The biggest crime fiction festival in the WORLD kicks off tomorrow, and excitement levels are rising!
As I write this, and as you read it, some of the best & brightest authors in the land are making their way to Harrogate. Some from other lands too – Lauren Beukes, author of The Shining Girls, is flying in from South Africa tomorrow, and will be joined on her panel South of the Equator by antipodeans Helen Fitzgerald & Michael Robotham. This one is taking place on Saturday at 3.30pm.
On Friday, Andrew Taylor (who has just been awarded the Ellis Peters Historical Dagger for an unprecedented third time!) is taking part in a discussion of Victorian Crime: Fact or Fiction, chaired by Sarah Pinborough at 12pm.
On Friday night at 10pm, Charles Cumming will chair a panel for Fleming Fans, featuring Sam Bourne (pseudonym for Jonathan Freedland), JJ Connolly and Gregg Hurwitz. Late night chat amongst Bond fans… sure to be a lark!
On Saturday night, lucky fans get the chance to mingle with their favourite authors at a celebratory themed James Bond Murder Mystery Dinner. It’s 007 Style in honour of the 60th anniversary of Ian Fleming’s first James Bond novel Casino Royale. Charles Cumming and SJ Parris are among the author hosts.
Finishing up for HC on Sunday morning we have the legendary Stuart MacBride taking part in the intriguingly entitled panel Slaughtering the Sacred Cows, chaired by Mark Lawson at 10am. Some members of the audience may be blurry eyed, but have no fear, Stuart is worth the effort!
If you are planning to be at the festival at all, please do let us know – we’d love to catch up! For those who can’t make it this time, rest assured I’ll be tweeting live from the event to keep you in the loop.
Wondering what to read this year? Look no further. The Killer Reads Team have put pen to paper to tell you what we’re most excited about publishing and reading in 2013.
Emad Akhtar, Assistant Editor for Crime and Thriller, says:
The books I’m most excited about publishing:
The Tower by Simon Toyne, marks the end of the Sancti trilogy, and will definitely be an event for all the people who have been following this story from Sanctus. You can read any of them on their own, to be honest – they are just amazing, slick, satisfying thrillers which take you to really unexpected places. I don’t think anyone’s quite doing what he’s doing with the genre; a really special mix of ancient themes and cutting-edge ideas.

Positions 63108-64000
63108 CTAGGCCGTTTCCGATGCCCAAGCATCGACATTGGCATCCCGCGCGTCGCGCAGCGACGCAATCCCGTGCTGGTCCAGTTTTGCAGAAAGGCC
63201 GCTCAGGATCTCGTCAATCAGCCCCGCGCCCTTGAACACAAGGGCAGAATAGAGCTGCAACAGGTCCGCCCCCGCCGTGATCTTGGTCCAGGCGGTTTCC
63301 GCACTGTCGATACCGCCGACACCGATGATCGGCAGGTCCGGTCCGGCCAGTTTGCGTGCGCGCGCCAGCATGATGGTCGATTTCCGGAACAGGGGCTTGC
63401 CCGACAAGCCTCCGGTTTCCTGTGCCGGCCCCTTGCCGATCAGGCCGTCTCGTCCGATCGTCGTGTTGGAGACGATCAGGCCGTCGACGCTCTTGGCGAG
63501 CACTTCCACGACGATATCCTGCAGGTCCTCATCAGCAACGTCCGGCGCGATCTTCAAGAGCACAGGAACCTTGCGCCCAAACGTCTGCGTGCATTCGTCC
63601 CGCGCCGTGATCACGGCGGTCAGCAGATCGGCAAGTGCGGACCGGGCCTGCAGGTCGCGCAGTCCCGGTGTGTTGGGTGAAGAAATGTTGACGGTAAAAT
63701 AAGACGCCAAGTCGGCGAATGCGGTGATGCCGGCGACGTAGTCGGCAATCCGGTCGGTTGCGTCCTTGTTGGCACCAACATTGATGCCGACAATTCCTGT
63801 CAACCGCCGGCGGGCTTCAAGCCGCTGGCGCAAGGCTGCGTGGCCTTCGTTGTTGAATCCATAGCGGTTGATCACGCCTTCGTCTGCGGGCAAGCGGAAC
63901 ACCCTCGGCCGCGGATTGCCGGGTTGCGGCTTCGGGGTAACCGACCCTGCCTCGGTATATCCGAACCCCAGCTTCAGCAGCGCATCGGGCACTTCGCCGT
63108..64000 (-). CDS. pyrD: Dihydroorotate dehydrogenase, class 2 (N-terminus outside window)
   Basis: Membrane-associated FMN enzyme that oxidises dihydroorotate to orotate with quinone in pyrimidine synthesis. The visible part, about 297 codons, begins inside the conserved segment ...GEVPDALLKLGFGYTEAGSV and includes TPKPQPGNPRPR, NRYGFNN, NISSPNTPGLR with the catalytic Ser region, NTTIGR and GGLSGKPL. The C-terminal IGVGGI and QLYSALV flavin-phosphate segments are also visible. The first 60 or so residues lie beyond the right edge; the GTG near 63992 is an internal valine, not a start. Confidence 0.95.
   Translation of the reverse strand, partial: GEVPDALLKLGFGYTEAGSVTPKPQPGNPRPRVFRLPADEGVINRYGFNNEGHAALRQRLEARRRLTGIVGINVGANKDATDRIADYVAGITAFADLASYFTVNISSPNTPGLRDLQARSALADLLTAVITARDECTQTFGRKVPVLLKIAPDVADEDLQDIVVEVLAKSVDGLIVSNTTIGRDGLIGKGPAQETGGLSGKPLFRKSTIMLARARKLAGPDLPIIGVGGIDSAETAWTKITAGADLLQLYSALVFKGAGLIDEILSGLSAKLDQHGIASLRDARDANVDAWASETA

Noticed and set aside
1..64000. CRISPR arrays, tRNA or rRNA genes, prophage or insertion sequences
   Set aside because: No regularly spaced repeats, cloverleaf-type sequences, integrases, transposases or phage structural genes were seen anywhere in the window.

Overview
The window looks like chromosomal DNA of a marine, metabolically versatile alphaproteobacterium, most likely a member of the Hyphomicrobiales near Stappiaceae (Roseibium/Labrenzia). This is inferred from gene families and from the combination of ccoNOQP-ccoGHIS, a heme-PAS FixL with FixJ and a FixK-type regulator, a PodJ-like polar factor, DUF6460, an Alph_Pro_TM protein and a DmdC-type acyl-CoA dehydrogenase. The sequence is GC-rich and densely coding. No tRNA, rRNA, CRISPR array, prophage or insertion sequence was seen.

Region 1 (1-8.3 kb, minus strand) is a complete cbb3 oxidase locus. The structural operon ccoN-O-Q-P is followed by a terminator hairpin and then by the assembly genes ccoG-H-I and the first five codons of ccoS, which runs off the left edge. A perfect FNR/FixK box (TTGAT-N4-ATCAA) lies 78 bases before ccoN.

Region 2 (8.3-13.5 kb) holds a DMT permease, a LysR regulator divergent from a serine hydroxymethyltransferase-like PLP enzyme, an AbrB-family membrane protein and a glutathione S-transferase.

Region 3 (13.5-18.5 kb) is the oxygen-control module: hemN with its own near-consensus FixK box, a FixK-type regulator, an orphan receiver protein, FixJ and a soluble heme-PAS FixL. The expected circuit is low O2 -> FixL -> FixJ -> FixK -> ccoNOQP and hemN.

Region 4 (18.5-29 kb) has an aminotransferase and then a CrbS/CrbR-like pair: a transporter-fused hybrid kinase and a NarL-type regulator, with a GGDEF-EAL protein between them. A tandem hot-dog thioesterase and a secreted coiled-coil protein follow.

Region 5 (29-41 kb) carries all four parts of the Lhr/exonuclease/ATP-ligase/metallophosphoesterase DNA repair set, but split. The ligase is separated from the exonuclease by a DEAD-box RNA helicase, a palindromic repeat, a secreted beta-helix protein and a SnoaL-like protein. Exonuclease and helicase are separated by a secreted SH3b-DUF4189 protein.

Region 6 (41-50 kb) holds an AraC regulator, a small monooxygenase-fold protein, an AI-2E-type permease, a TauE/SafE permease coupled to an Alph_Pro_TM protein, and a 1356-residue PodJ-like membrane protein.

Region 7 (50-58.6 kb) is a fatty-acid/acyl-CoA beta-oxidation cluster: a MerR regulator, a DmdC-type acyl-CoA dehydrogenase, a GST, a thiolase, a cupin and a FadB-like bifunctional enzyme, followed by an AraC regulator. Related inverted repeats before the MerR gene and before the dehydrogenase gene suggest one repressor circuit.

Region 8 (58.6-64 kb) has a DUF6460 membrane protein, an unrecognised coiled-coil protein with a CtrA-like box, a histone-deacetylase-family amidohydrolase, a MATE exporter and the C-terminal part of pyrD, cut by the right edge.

And of course, The Shining Girls by Lauren Beukes. If you’ve been following any of the buzz building around this dark, hypnotic serial killer story, then you’ll know that this is one to put everything on hold for. Lauren is a really rare talent, who can bend her imagination to any genre, shaping and mashing-up stories into highly original novels which no-one else could write. I think she’ll win a lot of new fans this year with The Shining Girls, if the early reviews are anything to go by.
Both these books are out in April and if you don’t read at least one of them, I will hold you in contempt forever.
This is what it’s like to be at the centre of a high-stakes five-way literary auction. It’s The Twilight Zone.
- ©Casey Crafford
I’ve been watching a lot of the original series recently, ostensibly research because my character in the new novel gets night fears from one particular episode featuring Talky Tina, the murderous living doll. And, you know, I had to watch the rest of them to put it in context. But it’s exactly that, like stepping into another dimension, where everything is topsy turvy and beyond imagination. Because it’s really, really weird to have publishers wooing you.
Normally the writer is cast in the role of Jehovah’s Witness or Avon Lady, trying to impress the publisher or agent just enough to get inside the door, so you can launch into the full song and dance routine.
An auction, on the other hand, is a literary dating show; The Bachelorette of Letters. How ever will I choose from all these smart, witty, wonderful suitors phoning me to tell me how much they love the book? Swoon. Blush. Flutter fan made from previously rejected manuscripts coquettishly.
That same small, nasty part of me that snipes doubt at every sentence as I’m writing it, put forward the thought that it was some elaborate and vicious hoax by my agent, Oli Munson, hiring actors to play frankly unrealistically enthusiastic editors and put up fake websites that looked like The Bookseller with ridiculous soundbites about my novel, The Shining Girls, being “the book of the fair”. Nice try, agent guy.